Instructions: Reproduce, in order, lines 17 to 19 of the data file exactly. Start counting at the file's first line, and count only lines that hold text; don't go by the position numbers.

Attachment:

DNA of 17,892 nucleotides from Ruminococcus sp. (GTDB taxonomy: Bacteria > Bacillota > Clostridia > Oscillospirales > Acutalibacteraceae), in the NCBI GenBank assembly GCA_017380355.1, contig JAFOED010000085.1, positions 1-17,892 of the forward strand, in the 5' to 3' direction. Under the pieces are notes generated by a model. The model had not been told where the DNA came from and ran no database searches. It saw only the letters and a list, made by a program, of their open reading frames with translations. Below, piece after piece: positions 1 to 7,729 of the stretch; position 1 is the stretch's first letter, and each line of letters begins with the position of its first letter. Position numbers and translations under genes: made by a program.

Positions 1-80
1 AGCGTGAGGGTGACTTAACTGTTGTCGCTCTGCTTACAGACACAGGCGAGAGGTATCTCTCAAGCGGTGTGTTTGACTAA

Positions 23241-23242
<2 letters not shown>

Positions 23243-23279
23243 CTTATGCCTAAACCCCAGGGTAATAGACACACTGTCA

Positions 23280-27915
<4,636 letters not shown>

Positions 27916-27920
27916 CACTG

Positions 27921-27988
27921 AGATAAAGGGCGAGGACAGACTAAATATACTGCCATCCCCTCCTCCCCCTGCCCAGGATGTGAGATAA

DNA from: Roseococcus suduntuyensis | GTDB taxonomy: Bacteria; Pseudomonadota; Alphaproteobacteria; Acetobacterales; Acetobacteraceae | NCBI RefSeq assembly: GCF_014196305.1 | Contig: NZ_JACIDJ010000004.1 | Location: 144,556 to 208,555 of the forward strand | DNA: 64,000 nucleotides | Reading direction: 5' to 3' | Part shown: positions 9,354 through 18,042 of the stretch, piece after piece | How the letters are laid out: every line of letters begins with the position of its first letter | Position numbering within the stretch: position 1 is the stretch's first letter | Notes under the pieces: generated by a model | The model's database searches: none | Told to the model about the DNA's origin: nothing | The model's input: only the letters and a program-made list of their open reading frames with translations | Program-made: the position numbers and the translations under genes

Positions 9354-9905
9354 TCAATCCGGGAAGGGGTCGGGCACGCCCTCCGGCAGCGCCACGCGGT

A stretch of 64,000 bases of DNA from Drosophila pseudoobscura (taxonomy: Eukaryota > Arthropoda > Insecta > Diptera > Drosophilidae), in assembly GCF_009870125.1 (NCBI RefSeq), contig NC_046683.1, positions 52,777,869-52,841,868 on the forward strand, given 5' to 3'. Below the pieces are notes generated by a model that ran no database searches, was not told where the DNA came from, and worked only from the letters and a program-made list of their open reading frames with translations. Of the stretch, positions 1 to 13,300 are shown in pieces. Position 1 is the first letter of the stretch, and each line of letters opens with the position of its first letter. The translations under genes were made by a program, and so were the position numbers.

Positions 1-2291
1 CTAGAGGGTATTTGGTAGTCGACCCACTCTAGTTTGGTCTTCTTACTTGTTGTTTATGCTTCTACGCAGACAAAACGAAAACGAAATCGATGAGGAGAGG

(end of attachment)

A stretch of 64,000 bases of DNA from Drosophila pseudoobscura (taxonomy: Eukaryota > Arthropoda > Insecta > Diptera > Drosophilidae), in assembly GCF_009870125.1 (NCBI RefSeq), contig NC_046683.1, positions 52,777,869-52,841,868 on the forward strand, given 5' to 3'. Below the pieces are notes generated by a model that ran no database searches, was not told where the DNA came from, and worked only from the letters and a program-made list of their open reading frames with translations. Of the stretch, positions 1 to 13,300 are shown in pieces. Position 1 is the first letter of the stretch, and each line of letters opens with the position of its first letter. The translations under genes were made by a program, and so were the position numbers.

Positions 1-2291
1 CTAGAGGGTATTTGGTAGTCGACCCACTCTAGTTTGGTCTTCTTACTTGTTGTTTATGCTTCTACGCAGACAAAACGAAAACGAAATCGATGAGGAGAGG